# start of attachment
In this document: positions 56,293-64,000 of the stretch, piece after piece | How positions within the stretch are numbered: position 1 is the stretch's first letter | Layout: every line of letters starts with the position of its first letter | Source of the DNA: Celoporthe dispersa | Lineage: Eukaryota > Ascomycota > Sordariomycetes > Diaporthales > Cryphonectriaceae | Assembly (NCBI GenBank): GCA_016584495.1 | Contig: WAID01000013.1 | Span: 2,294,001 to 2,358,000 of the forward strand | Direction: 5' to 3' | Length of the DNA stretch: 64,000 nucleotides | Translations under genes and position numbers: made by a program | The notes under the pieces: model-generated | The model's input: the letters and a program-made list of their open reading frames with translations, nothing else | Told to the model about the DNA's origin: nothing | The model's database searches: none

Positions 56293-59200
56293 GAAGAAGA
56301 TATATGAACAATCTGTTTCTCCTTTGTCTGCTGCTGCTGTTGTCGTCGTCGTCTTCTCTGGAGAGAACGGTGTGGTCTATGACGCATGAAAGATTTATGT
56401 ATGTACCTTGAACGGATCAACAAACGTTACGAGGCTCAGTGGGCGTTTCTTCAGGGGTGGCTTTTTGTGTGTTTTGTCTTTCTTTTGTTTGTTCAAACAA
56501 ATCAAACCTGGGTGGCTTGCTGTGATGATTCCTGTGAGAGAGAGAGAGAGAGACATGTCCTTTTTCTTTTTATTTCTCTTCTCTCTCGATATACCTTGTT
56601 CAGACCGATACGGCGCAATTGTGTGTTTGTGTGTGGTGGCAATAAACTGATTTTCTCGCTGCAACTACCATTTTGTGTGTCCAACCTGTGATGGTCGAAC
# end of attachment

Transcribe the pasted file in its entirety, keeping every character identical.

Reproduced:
In this document: positions 56,293-64,000 of the stretch, piece after piece | How positions within the stretch are numbered: position 1 is the stretch's first letter | Layout: every line of letters starts with the position of its first letter | Source of the DNA: Celoporthe dispersa | Lineage: Eukaryota > Ascomycota > Sordariomycetes > Diaporthales > Cryphonectriaceae | Assembly (NCBI GenBank): GCA_016584495.1 | Contig: WAID01000013.1 | Span: 2,294,001 to 2,358,000 of the forward strand | Direction: 5' to 3' | Length of the DNA stretch: 64,000 nucleotides | Translations under genes and position numbers: made by a program | The notes under the pieces: model-generated | The model's input: the letters and a program-made list of their open reading frames with translations, nothing else | Told to the model about the DNA's origin: nothing | The model's database searches: none

Positions 56293-59200
56293 GAAGAAGA
56301 TATATGAACAATCTGTTTCTCCTTTGTCTGCTGCTGCTGTTGTCGTCGTCGTCTTCTCTGGAGAGAACGGTGTGGTCTATGACGCATGAAAGATTTATGT
56401 ATGTACCTTGAACGGATCAACAAACGTTACGAGGCTCAGTGGGCGTTTCTTCAGGGGTGGCTTTTTGTGTGTTTTGTCTTTCTTTTGTTTGTTCAAACAA
56501 ATCAAACCTGGGTGGCTTGCTGTGATGATTCCTGTGAGAGAGAGAGAGAGAGACATGTCCTTTTTCTTTTTATTTCTCTTCTCTCTCGATATACCTTGTT
56601 CAGACCGATACGGCGCAATTGTGTGTTTGTGTGTGGTGGCAATAAACTGATTTTCTCGCTGCAACTACCATTTTGTGTGTCCAACCTGTGATGGTCGAAC